Interview with Rolph Smulders

Gepubliceerd op 21 maart 2024 om 15:26

Interview with Rolph Smulders: founder of Audio Components and driving force behind the company.


Audio Components has now existed for about 38 years. What did you do before that Rolph? How did your interest in loudspeakers develop?

In high school, I was already interested in music and amplification of sound. Through the electronics hobby group at school at the time, I started building amplifiers and speaker boxes. This was soon followed by building PA speakers, which were then also rented out to various bands. It emerged that these bands often had little technical understanding and I was given a role as a sound engineer. I did this from the end of secondary school until my student days. I studied HTS electro after which I went to work for Wagner & Wagner Company, at the time the Dutch importer of Magnat speakers. Here I worked in the office for a short time and was responsible for technical support, among other things. Through this job, I joined Magnat in Germany as a loudspeaker designer. At Magnat, I devised the Magnasphere drivers, among other things, and did development work on loudspeaker chassis and complete loudspeaker systems there. Eventually, I worked at Magnat for about five years.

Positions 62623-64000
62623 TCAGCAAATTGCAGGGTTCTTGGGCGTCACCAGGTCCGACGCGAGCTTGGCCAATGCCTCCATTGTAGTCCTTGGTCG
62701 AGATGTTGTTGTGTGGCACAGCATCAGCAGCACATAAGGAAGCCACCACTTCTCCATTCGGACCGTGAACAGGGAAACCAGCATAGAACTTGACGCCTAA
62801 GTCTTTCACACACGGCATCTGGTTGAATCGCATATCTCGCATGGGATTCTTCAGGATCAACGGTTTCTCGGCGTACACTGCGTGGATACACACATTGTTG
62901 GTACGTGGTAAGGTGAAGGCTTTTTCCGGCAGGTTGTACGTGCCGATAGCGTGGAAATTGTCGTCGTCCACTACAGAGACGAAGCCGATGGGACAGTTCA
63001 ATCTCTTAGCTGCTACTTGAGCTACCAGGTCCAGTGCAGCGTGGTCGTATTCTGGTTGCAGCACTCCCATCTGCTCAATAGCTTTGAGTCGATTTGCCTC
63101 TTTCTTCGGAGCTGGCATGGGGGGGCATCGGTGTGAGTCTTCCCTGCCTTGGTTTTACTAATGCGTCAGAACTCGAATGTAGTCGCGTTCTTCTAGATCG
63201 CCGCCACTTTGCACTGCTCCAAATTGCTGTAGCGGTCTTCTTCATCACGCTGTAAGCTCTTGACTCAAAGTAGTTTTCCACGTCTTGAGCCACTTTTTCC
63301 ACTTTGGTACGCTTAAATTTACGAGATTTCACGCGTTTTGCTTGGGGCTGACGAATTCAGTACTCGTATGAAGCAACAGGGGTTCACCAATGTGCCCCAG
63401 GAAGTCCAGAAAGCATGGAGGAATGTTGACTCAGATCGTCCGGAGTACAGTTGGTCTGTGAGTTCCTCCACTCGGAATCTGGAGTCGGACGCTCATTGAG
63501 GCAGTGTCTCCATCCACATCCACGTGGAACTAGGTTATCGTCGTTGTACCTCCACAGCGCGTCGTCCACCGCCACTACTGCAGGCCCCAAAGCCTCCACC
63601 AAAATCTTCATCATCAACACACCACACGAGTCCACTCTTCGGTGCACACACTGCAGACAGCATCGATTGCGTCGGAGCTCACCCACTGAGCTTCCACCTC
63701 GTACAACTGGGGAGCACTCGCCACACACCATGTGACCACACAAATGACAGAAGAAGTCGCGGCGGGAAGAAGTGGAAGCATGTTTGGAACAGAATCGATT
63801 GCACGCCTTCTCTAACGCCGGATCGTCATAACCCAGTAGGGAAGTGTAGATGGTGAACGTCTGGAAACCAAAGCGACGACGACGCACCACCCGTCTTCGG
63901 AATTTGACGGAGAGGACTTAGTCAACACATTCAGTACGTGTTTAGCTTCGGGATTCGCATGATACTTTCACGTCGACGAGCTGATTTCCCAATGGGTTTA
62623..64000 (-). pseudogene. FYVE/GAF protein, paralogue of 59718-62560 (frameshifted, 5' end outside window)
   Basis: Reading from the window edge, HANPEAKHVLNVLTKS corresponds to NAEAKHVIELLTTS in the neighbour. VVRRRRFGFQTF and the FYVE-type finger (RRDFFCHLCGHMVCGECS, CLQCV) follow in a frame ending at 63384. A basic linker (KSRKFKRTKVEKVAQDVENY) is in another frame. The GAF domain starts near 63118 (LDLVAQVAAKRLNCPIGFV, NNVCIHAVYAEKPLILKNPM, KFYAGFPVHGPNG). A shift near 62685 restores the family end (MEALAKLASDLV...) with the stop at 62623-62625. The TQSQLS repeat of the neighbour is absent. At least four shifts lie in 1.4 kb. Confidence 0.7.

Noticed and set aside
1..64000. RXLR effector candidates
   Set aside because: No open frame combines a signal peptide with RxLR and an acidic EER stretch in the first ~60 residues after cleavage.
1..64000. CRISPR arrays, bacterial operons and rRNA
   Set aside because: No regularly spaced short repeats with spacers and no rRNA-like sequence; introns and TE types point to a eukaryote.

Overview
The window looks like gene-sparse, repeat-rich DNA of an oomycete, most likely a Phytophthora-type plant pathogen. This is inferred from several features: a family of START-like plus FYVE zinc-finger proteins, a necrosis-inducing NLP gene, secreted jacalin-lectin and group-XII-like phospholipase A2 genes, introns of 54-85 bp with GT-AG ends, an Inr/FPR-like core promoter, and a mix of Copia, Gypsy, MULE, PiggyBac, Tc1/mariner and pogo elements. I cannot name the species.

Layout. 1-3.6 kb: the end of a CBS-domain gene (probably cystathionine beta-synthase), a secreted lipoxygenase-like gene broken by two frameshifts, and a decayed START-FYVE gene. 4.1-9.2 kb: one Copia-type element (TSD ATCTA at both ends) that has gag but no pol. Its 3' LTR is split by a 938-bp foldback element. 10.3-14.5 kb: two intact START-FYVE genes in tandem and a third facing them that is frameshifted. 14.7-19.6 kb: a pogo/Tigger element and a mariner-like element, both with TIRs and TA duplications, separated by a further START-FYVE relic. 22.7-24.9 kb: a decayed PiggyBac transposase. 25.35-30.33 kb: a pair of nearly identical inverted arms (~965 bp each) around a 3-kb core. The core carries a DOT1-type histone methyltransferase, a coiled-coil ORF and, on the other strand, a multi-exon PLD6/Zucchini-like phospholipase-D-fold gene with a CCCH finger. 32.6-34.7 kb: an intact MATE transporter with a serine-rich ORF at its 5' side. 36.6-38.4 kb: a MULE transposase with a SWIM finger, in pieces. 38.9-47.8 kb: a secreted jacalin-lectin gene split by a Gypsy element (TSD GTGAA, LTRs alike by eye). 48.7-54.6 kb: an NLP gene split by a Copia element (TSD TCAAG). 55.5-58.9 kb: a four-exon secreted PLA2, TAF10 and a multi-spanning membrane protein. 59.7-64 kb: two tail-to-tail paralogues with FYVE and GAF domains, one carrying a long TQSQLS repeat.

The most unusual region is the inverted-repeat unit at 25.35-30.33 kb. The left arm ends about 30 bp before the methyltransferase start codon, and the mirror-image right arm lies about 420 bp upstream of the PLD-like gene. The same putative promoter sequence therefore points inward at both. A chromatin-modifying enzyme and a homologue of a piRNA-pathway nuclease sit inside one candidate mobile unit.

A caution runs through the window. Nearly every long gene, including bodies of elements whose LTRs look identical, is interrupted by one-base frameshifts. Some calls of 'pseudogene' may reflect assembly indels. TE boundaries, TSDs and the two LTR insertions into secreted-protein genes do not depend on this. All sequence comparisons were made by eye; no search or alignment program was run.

How did you end up with an importer of speaker chassis?

After working at Magnat for five years, my wife and I thought it was time to return to the Netherlands. At Magnat, I made some important contacts. At the time, Magnat was already buying chassis from Vifa, among others. At the time I was a designer at Magnat, Allen Isaksen (now Wavecor) was a designer at Vifa. An important supplier to Magnat for passive loudspeaker filters and components was Heinz Wolf of I.T. Intertechnik. The relationship with Vifa and Intertechnik was so good that I was able to start Audio Components with these two manufacturers.


Who is the Audio Components customer and how has it changed over the years?

In the beginning, we mainly supplied Dutch loudspeaker manufacturers. In this, I could often think along with the customer for the right product choice and then supply them with the parts needed for it. So not only drivers were supplied but also the necessary advice. We supplied manufacturers such as Translator, BNS, Hepta, MC-systems, Studio de Schop, Impulse, Driade and Xanadu. A number of these manufacturers still produce speakers and are still clients of Audio Components.

During the 1980s, self-build specialist shops began to emerge. Physical shops selling speaker components to individuals. Back then, our major customers were Speakerland, Speaker & Co, Natural Sound and Audio Dome. With the advent of the internet, we were able to position ourselves better and started supplying more internationally. This is also when the trend from physical homebrew shops to international webshops started. Think of Willy's HiFi and Falcon Acoustics in the UK and SoundImports in the European Union.


What distinguishes Audio Components from its competitors?